Verse 811 Though unscrupulous men will seem to consume you in friendship,
Their companionship grows more delightful as it declines.
Verse 812 What does it matter if one gains or loses the friendship Of
manipulators who gainfully befriend and otherwise forsake?
Verse 813 Prostitutes, theives and those who make friends To make money are
Verse 814 Loneliness is far better than friendship with men who are like The
untrained horse which throws its rider on the battlefield.
Verse 815 Far better to forfeit than to obtain the friendship Of inferior men
who stay away when they should stay and help.
Verse 816 The enmity of the wise is ten million times Better than the
intimate friendship of fools.
Verse 817 An enemy's enmity is 100 million times more worthwhile Than the
company of companions who always clown around.
Verse 818 If friends feign inability to perform possible tasks, Remain silent
and gradually give up their friendship.
Verse 819 The fellowship of men whose acts Belie their spoken words is
bitter, even in dreams.
Verse 820 There are men who will cherish you at home but censure you In
public-avoid their every befriending approach.
Verse 821 The friendship of those who feign affection is an anvil On which to
hammer you when the opportunity arises.
Verse 822 The friendship of those who act like friends but are not, Will
fluctuate like the mind of a fickle woman.
Verse 823 Though their scholarship is good and abundant, Ignoble men rarely
learn goodness of heart.
Verse 824 Fear the cunning friend who smiles sweetly to your face But
conceals wickedness in his heart.
Verse 825 Distrust whatever words may come from Men whose hearts are not in
harmony with your own.
Verse 826 While sounding like a good friend's words, A rival's words are
Verse 827 Do not trust an enemy though he bends low in his speech, For the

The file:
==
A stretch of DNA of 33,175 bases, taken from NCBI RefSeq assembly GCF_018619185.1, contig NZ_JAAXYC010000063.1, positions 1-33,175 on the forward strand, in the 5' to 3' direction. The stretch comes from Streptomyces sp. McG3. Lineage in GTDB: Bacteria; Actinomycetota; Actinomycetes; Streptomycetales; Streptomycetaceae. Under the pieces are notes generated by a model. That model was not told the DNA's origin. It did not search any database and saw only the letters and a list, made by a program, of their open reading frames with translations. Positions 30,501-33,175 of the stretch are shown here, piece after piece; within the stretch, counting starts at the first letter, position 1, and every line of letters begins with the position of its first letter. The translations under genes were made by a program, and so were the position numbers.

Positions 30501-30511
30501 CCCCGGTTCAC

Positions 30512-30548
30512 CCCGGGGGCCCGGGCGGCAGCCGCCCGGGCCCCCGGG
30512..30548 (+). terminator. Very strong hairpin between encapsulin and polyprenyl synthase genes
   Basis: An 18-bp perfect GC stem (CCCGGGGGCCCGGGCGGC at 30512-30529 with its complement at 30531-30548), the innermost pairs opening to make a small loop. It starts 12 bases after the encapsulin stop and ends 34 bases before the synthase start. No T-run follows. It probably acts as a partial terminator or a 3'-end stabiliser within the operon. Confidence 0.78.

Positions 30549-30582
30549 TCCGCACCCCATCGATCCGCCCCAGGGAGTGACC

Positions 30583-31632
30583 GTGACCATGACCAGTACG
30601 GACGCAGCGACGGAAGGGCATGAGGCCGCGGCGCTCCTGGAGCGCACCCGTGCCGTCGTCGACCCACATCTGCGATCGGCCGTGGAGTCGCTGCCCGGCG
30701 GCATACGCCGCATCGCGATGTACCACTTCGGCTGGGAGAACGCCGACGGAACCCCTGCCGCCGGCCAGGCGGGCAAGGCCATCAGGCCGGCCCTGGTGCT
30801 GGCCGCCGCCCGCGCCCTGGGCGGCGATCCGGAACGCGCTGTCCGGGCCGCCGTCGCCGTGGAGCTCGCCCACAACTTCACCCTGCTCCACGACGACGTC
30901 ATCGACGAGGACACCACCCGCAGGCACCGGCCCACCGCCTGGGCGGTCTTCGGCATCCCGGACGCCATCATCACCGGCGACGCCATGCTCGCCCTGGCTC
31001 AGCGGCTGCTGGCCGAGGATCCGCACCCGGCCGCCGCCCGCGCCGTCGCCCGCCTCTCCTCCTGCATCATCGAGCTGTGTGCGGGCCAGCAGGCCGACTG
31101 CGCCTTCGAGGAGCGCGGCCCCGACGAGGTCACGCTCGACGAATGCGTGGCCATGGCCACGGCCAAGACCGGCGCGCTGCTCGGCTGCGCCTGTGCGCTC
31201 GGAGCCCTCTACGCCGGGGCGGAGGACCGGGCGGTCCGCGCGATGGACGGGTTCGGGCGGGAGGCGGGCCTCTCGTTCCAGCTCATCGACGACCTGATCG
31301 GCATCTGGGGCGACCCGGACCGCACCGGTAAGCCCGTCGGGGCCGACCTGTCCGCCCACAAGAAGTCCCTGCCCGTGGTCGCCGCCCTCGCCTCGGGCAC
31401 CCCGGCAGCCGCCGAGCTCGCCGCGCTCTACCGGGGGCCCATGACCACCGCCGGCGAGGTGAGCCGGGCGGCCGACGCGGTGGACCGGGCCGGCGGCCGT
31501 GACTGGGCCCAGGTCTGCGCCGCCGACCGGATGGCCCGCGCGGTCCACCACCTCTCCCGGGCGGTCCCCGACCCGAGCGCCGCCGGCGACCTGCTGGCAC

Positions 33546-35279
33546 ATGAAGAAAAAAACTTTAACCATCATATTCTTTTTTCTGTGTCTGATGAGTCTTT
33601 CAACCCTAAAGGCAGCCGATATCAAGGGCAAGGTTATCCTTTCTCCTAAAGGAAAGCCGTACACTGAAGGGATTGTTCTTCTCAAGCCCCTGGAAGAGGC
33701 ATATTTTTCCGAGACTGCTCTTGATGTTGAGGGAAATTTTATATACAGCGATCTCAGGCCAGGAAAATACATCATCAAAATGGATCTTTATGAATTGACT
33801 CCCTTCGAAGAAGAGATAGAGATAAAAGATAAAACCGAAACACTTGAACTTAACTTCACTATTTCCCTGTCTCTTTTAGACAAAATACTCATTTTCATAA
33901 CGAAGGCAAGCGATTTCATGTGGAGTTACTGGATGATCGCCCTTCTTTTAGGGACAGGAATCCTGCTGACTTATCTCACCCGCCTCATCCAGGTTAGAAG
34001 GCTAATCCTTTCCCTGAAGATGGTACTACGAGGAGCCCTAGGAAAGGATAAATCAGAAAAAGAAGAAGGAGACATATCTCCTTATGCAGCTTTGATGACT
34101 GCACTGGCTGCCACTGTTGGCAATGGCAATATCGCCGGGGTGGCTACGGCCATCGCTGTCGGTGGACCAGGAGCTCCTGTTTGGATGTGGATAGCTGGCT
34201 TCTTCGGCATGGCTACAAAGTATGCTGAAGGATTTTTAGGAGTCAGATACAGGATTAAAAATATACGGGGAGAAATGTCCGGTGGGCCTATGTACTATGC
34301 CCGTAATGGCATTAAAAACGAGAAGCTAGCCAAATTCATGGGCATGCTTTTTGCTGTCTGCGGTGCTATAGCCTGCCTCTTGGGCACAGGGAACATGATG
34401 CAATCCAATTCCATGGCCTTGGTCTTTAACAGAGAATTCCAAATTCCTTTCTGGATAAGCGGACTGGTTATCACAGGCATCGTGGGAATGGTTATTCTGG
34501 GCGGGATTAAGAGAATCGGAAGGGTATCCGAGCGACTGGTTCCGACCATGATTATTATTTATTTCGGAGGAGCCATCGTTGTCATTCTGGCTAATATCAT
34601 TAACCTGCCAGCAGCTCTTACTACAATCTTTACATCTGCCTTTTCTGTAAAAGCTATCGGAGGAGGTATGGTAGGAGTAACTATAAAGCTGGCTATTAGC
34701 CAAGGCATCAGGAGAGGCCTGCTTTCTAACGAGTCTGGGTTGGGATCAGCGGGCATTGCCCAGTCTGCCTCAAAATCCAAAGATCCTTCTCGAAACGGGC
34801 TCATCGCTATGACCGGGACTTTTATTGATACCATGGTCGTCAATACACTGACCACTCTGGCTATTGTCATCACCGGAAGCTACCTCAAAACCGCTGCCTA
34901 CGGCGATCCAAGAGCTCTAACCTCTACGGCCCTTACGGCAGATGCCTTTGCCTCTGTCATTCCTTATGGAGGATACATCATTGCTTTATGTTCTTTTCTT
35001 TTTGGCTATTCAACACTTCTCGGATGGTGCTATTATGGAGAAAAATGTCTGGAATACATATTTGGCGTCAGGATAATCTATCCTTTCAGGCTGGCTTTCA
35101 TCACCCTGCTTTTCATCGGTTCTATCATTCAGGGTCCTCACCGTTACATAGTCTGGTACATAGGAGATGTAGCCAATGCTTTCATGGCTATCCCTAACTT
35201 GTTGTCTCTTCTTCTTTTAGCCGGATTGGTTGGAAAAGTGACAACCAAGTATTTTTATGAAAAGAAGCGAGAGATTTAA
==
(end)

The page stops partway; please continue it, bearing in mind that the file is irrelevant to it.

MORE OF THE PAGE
bending of the bow forebodes nothing but harm.
Verse 828 Folded in respect, a foe's hands may hide a dagger. So too, his
tears dare not be trusted.
Verse 829 Men may amply aid you, yet hate you in their heart; Make them
laugh, but let feigned friendship die.
Verse 830 When the time comes that foes pose as friends, Keep a friendly face
but banish their brotherhood from your heart.
Verse 831 What is folly? It is holding on to that which is harmful And
throwing away that which is beneficial.
Verse 832 The folly of all follies is to enjoy doing What one is forbidden to
Verse 833 To be shameless, uninquisitive, loveless and uncaring Are the
fool's four failings.
Verse 834 No fool is more foolish than one who eagerly expounds His learning
to others while failing to follow it himself.
Verse 835 In a single birth a fool may earn by his efforts A mire of hellish
suffering in the subsequent seven.
Verse 836 If a fool who knows not how to act undertakes an enterprise He will
not only fail, he will shackle himself in chains.
Verse 837 When a fool falls upon a great fortune, Strangers will feast while
his family starves.
Verse 838 If a fool happens to acquire something of value, He will act like a
madman who is intoxicated.
Verse 839 Friendship among fools is profoundly sweet, For at their parting
there is not the slightest pain
Verse 840 A fool stepping into a saintly council Is like entering a clean bed
with filthy feet.
Verse 841 Dearth of wisdom is dire destitution. Other forms of poverty the
world deems less impoverishing.
Verse 842 All merit for a gift given gladly by an ignoramus Is nothing but
the goodness gained by the recipient's past penance.
Verse 843 The suffering that ignorant men inflict upon themselves Can hardly
be caused even by their enemies.
Verse 844 What is stupidity? It is that vanity Which dares to declare, "I am
Verse 845 He who pretends to knowledge that he does not possess Raises doubts
as to those things that he really knows.
Verse 846 Fools follow a wayward path, clothing a well-formed, naked body But
failing to conceal their deformed mind.